Some people experience no pain or symptoms at all but typically, a person suffering from a herniated disc would experience intermittent episodes of pain. The pain caused by a herniated disc can be very severe and it could happen in any part of the spine, but more often in the lower back. A slipped disc could also lead to other conditions such as sciatica.
When To Seek Medical Attention For A Herniated Disc
A doctor would most likely recommend a number of treatment options before a discectomy is considered. This may include physical therapy or a pain-killing, anti-inflammatory medication. A person’s overall health and age may also be considered before surgery is recommended, weighing up the risks versus the benefits.
A person suffering from a herniated disc may require surgery if:
- Pain limits regular motion
- Numbness and weakness in the legs are present
- Loss of bowel and bladder control
- Severe discomfort when walking or standing
- Painkillers no longer work
- Physical therapy has proven ineffective
Spondylolisthesis & Spondylosis
Spondylolisthesis and spondylosis are common causes of back pain, most prevalent in children and teenagers but can also affect adults. Spondylosis and spondylolisthesis are two different conditions but are closely related.
Spondylosis relates to a stress fracture or a weakening of the vertebrae and can affect around 5% of children under the age of six. For teenagers, this condition could develop as a result of a sports injury or excess stress on the back, particularly if they partake in strenuous sports such as gymnastics or weightlifting.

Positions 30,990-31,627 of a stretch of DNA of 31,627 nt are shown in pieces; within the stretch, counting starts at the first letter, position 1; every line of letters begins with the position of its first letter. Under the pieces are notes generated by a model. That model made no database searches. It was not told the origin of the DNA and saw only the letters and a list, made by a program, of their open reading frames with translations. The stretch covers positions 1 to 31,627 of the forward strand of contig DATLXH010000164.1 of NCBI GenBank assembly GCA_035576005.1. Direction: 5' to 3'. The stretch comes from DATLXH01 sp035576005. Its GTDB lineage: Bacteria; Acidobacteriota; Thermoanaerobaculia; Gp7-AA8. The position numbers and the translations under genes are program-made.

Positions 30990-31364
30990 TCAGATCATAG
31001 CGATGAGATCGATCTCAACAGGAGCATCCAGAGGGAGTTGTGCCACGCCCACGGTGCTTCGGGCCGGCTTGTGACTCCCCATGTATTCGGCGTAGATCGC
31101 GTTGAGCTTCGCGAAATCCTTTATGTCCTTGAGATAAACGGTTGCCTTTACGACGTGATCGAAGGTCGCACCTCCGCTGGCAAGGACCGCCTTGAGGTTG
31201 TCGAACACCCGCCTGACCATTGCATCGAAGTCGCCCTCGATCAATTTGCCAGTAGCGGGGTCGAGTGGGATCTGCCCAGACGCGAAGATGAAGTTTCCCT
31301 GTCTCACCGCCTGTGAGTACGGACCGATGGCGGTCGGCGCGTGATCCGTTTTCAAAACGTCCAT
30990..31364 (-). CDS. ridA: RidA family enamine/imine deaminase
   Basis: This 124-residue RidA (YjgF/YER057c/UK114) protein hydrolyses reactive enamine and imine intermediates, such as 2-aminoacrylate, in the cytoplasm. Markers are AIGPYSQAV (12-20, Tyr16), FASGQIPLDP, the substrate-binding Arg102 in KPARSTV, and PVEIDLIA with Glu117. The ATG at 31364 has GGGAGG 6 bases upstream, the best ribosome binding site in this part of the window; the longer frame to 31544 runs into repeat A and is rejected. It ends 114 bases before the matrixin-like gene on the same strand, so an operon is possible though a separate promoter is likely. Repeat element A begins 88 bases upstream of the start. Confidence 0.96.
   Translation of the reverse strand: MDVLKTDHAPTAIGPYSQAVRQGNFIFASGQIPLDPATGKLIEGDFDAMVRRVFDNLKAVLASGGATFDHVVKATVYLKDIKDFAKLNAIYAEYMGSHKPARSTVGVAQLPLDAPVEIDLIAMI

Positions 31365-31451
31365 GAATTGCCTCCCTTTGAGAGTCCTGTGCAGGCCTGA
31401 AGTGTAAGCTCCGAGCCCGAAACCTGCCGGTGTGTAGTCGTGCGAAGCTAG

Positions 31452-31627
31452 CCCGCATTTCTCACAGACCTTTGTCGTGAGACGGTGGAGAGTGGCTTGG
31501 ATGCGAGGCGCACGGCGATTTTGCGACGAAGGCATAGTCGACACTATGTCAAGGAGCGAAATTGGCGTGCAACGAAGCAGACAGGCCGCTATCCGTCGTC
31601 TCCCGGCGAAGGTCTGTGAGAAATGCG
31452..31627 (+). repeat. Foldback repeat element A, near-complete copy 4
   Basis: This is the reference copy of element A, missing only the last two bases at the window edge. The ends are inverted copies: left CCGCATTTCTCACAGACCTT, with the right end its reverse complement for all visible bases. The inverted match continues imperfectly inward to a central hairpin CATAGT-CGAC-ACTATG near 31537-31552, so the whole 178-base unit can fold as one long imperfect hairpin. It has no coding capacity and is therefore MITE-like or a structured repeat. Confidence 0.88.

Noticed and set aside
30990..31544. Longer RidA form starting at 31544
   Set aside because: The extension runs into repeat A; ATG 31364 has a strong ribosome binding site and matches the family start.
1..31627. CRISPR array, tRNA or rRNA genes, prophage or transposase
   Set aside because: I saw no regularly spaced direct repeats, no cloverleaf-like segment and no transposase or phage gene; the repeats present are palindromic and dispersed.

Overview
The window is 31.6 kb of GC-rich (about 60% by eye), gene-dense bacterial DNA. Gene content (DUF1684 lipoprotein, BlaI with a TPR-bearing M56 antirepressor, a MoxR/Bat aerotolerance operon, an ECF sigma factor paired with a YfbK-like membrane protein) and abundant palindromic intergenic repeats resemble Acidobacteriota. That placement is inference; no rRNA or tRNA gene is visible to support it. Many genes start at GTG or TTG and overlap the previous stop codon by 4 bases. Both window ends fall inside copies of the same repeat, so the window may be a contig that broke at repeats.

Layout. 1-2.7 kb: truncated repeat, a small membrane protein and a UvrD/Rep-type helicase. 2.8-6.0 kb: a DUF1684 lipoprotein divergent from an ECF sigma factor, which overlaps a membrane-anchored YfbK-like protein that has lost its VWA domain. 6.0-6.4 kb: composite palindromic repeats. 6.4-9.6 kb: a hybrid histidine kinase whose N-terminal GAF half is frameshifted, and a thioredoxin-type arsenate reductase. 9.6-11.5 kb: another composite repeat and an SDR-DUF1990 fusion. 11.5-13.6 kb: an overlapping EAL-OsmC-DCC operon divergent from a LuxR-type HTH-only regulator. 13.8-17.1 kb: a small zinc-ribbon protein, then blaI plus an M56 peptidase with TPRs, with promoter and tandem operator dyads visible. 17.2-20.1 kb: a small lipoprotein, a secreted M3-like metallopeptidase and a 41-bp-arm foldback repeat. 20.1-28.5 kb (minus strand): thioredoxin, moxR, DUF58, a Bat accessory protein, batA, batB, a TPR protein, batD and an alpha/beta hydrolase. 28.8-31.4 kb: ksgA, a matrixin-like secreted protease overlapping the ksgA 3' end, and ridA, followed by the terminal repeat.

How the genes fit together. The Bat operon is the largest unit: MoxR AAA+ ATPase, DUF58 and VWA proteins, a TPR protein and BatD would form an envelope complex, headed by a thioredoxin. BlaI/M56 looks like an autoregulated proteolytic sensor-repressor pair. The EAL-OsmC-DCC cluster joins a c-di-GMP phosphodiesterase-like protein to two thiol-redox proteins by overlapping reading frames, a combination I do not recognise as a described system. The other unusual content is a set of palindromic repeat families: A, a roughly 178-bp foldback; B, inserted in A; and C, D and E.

Spondylosis is most common in the fifth vertebrae (lumbar), and occasionally in the fourth vertebrae.
Spondylolisthesis is when the vertebrae weaken to the point they can no longer maintain their correct position in the spine, slipping out of place, and causing pain. The severity of the condition is often referred to as low-grade or high-grade spondylolisthesis. This condition could develop if a young person experiences a period of rapid growth.
Spondylosis & Spondylolisthesis Symptoms
Many people suffering from these conditions do not experience noticeable symptoms, however, possible symptoms include:
- Pain that radiates in the buttocks and spine
- A sensation similar to muscle strain
- Muscle spasms
- Stiffness in the back
- Difficult standing and walking
- Tight hamstrings
- Possible tingling, numbness, and weakness in either leg or both
What Are The Red Flags Of A Serious Back Condition?
There are a number of red flags that you should look out for if you are suffering from a spinal condition. If one or more of these issues is persistent then you should seek medical attention.
- You should seek medical attention if over-the-counter or prescription medications no longer work to ease the pain.
- Your back pain results in nausea and/or vomiting.
- The back pain travels down one or both legs.
- Performing everyday actions such as bending or twisting results in significant pain, impacting your daily life.
- You are experiencing a loss of bowel or bladder control.
Thank you for reading, we hope this article has been helpful and helped to provide insight into some of the more urgent spinal conditions.